Maine governor axes handheld cell phone law

Gov. Paul LePage says Maine doesn’t need more “social engineering” — and has vetoed the Legislature’s handheld cell phone ban.

governor of MaineThe Republican governor said legislators and police should instead focus on the state’s existing laws regarding texting & driving and distracted driving.

“We have a distracted driver law, we have a texting law — if they’re not working let’s figure out why and make them work,” LePage, left, said in announcing the veto on a morning talk-radio show.

State Sen. Bill Diamond’s LD 1089 still could have become law, but the House’s vote of Aug. 2 did not reach the two-thirds majority needed for an override. The Senate did vote to override, but the bill is now dead. (Article updated Aug. 3.)

LePage had previously suggested he would work with lawmakers on a ban on handheld cell phone use, but he told the WVOM radio audience that other distractions such as putting on makeup and eating food deserved consideration. He said technology would be the solution for the problem of drivers using cell phones.

The governor also proposed another route to curing distracted driving: Pass a law that “Every driver has to have both hands on the wheel at all times.”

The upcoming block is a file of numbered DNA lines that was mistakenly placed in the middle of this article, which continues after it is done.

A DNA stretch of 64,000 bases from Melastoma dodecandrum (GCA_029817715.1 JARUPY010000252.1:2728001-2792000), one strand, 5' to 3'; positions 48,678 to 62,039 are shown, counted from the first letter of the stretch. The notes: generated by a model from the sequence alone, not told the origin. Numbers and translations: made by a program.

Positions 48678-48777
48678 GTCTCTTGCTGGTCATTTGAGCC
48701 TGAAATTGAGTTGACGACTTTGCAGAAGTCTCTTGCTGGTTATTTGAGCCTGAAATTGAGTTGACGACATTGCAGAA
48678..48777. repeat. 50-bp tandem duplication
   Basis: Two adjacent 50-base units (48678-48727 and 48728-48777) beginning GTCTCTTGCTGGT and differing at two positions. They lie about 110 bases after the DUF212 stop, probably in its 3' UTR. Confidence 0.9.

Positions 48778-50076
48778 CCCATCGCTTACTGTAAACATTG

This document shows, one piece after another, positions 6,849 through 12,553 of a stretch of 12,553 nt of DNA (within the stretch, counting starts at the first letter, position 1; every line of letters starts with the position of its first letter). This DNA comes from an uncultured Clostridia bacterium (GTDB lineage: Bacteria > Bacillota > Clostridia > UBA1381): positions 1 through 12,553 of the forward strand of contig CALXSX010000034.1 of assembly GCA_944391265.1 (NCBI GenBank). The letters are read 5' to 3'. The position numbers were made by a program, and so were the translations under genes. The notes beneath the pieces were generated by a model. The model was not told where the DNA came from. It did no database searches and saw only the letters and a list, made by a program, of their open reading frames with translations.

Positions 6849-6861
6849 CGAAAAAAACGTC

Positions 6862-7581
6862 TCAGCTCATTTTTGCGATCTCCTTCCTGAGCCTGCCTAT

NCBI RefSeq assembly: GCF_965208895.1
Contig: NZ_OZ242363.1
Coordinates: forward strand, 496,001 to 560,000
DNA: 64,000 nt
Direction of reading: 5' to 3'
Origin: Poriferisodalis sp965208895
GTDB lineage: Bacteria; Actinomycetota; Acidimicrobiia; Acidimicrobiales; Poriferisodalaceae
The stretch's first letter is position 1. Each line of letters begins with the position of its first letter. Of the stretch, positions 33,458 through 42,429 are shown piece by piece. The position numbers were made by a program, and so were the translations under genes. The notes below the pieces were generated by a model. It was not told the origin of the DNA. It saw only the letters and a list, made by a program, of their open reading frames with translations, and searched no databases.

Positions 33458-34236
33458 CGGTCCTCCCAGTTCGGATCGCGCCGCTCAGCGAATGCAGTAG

Maine’s general distracted driving law penalizes motorists who fail to have their vehicles under control due to wide range of behaviors. Enforcement is tied to other traffic offenses or accidents.

The governor reportedly is considering a run for U.S. Senate in 2018.

LePage joins a small group of governors who vetoed successful distracted driving measures, including Rick Perry of Texas (texting bill) and Jerry Brown of California (increased fines).

Maine finds itself a lone holdout in the region. Rhode Island this month joined neighboring states Connecticut, Vermont and New Hampshire in adopting a handheld cell phone law. In Massachusetts, a handheld cell phone bill cleared the Senate at the end of June.

> Read more about Maine distracted driving laws.

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